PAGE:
- “The face of a man” reflects the person of Jesus, who was the Word made flesh and became man for our sake. (See John 1:14.)
- “The face of a lion” reveals the kingly authority of Jesus, the Lion of Judah that roars with victory. (See Numbers 24:9; Revelation 5:5.)
- “The face of an ox” represents ultimate sacrifice. During Old Testament times, the ox was the most costly of sacrifices. Jesus came to earth as a servant, to sacrifice Himself, so that we might find eternal life through Him. (See Matthew 20:28; Mark 10:43).
- “The face of an eagle” radiates the prophetic revelation that Jesus Christ has risen to the highest heights with resurrection glory, taking dominion over all spiritual principalities and powers. (See Ephesians 2:6; Colossians 2:15.)
When we look upon these mighty angelic creatures, all we can see is the revelation of Jesus Christ. All of God’s heavenly beings were created to bring Him glory!
Are Angels Male or Female?
An angel is a pure spirit, in that it has no matter. Angels are spirit beings with personal spirit bodies. If they choose to manifest in physical form, they can do so, but they are not limited by that physical form. Most often, in the Scriptures, we see angels mentioned as being male, but, again, since they are spirit beings, according to Scripture, they are without gender.
Gender is a biological function, and since angels do not have a biological function, there is no reason for them to have a specific gender identity. (See Matthew 22:30.) It is possible for an angel to manifest in either male or female form, and the way God allows them to present themselves often speaks of their spiritual assignment on earth. In general, the male gender is associated with aggression, strength, and authority, whereas the female gender is associated with nurture, love, and wisdom.
The grammatical gender of the Hebrew word ruach (which means “spirit”) is feminine. So is the feminine word shekinah in rabbinic literature, which indicates “the visible glory of God.” The book of Proverbs references a spirit that many biblical scholars refer to as “Lady Wisdom” (see Proverbs 1:20–22; 8:1–9:3), and we see the two female angels in Zechariah 5:9, who are working for God. So, from this biblical evidence, we can conclude that there are both male and female representations in the spirit world, which needs to be understood metaphorically rather than physically, because, again, spirit beings are pure spirit.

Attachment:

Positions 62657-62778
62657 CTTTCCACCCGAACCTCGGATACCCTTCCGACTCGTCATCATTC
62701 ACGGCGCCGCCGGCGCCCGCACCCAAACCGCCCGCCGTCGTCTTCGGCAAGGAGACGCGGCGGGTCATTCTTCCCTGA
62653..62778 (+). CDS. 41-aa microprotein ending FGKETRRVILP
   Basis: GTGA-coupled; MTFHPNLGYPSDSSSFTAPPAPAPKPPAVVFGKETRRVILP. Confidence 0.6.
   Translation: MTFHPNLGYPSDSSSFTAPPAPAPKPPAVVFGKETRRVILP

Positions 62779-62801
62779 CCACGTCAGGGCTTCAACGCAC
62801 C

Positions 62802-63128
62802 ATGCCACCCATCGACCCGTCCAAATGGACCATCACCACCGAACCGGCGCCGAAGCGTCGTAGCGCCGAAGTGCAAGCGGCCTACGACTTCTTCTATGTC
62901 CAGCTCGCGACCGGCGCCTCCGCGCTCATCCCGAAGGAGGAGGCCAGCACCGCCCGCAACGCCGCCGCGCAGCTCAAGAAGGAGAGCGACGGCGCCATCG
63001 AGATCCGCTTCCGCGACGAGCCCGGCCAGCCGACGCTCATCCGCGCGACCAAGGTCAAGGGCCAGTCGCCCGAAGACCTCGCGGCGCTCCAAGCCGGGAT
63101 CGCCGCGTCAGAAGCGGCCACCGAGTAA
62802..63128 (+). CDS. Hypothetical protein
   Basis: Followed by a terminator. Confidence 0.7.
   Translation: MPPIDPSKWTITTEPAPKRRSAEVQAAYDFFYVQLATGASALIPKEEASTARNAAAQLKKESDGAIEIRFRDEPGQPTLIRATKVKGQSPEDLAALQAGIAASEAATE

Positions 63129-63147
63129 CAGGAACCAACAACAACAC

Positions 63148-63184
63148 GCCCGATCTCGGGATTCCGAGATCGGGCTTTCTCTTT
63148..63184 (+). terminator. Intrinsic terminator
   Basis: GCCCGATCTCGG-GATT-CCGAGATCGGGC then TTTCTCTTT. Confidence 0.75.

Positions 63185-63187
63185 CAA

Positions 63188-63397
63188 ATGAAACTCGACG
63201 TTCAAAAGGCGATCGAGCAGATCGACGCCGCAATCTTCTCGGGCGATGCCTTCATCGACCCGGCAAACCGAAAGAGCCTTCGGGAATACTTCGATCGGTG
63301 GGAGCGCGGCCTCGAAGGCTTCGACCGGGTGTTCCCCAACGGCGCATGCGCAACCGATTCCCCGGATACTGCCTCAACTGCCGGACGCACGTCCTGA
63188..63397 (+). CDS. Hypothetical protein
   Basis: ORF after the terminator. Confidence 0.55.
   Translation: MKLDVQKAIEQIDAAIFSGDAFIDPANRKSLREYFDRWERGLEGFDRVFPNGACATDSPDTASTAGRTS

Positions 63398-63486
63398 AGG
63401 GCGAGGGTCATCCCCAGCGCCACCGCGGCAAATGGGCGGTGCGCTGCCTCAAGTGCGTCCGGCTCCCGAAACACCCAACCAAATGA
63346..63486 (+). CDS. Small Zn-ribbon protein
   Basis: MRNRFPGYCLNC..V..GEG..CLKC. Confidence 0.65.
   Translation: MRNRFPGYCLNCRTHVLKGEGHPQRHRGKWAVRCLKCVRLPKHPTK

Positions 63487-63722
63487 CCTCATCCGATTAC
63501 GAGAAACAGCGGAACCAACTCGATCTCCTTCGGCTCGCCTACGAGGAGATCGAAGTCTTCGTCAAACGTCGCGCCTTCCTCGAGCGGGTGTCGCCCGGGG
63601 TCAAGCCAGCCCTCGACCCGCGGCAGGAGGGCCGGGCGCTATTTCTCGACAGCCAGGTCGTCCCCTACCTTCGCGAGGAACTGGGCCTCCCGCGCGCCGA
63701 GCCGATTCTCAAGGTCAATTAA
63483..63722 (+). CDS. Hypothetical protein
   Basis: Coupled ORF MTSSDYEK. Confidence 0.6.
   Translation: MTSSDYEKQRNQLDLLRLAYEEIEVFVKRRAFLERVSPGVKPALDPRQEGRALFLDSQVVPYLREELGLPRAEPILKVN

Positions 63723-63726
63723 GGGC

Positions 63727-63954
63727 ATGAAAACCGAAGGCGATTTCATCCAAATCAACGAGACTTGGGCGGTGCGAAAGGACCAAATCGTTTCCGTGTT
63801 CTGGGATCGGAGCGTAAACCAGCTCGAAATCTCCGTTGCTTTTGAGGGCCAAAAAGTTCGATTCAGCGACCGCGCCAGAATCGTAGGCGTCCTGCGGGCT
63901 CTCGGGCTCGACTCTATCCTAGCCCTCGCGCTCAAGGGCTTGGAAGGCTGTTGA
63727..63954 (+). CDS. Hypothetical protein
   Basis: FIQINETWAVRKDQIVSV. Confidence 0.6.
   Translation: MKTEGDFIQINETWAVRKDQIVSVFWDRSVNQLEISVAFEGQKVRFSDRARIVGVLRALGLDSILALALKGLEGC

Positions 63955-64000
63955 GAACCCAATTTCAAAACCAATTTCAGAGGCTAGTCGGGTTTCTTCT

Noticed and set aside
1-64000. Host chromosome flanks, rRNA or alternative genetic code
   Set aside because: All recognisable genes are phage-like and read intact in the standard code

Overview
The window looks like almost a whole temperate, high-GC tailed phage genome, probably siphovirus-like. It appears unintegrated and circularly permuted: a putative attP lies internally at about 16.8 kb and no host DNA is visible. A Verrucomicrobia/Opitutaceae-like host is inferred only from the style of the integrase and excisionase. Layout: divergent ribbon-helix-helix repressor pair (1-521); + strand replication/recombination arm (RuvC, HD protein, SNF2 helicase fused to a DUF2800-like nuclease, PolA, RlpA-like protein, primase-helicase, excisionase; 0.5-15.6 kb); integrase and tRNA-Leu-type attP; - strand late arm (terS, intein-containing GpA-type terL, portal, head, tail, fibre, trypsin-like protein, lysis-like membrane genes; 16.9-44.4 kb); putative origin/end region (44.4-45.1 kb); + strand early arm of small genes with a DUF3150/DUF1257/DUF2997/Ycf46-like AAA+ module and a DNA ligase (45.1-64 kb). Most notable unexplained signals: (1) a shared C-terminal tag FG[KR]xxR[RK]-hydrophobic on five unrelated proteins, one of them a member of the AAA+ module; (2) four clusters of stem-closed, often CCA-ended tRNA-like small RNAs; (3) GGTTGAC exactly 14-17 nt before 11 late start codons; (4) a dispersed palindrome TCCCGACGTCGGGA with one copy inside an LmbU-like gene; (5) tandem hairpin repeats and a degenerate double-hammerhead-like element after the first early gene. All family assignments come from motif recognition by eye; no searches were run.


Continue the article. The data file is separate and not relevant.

Different Types of Angels Mentioned in the Bible
When these heavenly beings circle around God’s throne, I can tell you that they have greater vision of His majesty than anything we could ever imagine. And I believe that’s part of the reason they come when we worship: to help us understand just how holy, magnificent, and awesome the Lord is! Actually, if we look at all the angels that God has created in the glory realms, we can glean a vision of the way things work.
In the history of Christianity, several theologians have set out to understand the celestial hierarchy by focusing on four specific passages of Scripture3 in order to develop an arrangement of three spheres, each one containing three orders of angels. Although the biblical canon is relatively silent on this subject, we know for sure that these heavenly beings differ in power, some having authority that others don’t possess. There are certainly ranks of angels, and I think the idea is worth noting here as we set out to explore the different types of angels mentioned specifically within the pages of the Bible. If you’ve read my book Moving in Glory Realms, you’ll recognize that each one of these celestial spheres corresponds with both a spiritual realm and a heavenly realm.
Three Celestial Spheres and the Nine Orders of Angels
After he finished the sacrifice for sins, the Son took his honored place high in the heavens right alongside God, far higher than any angel in rank and rule. Did God ever say to an angel, “You’re my Son; today I celebrate you” or “I’m his Father, he’s my Son”? When he presents his honored Son to the world, he says, “All angels must worship him.”
- (Hebrews 1:3–6 MSG)
(the Highest Heaven: the Third Heaven Dimension)
- Seraphim – Psalm 104:4; Isaiah 6:1–7
- Cherubim – Genesis 3:24; Exodus 25:18–21; Ezekiel 10:14
- Thrones – Ezekiel 10:17; Daniel 7:9; Colossians 1:16
Second Celestial Sphere
(the Cosmic Heaven: the Second Heaven Dimension)
- Dominions – Ephesians 1:21; Colossians 1:16
- Virtues – Ephesians 1:21
- Powers – Ephesians 3:10, 6:12; 2 Thessalonians 1:7
Third Celestial Sphere
(the Lower Heaven – the First Heaven Dimension)
- Principalities – Ephesians 1:21, 3:10
- Archangels – Jude 1:9; 1 Thessalonians 4:16
- Ministering Spirits – Psalm 34:7; Luke 22:43; Hebrews 1:14, 13:2
One thing you’ll notice about my chart above is that I always include Jesus in any conversation about angels because He is God, and everything directs back to Him. We must make sure that we keep things in proper perspective, especially when dealing with spiritual realities. Jesus is higher than all the angels—higher in power, authority, and lordship. He is Lord over all!
Let’s continue to examine the various orders of angels that God has created, to understand their interaction with the earth and their intended purpose for existence.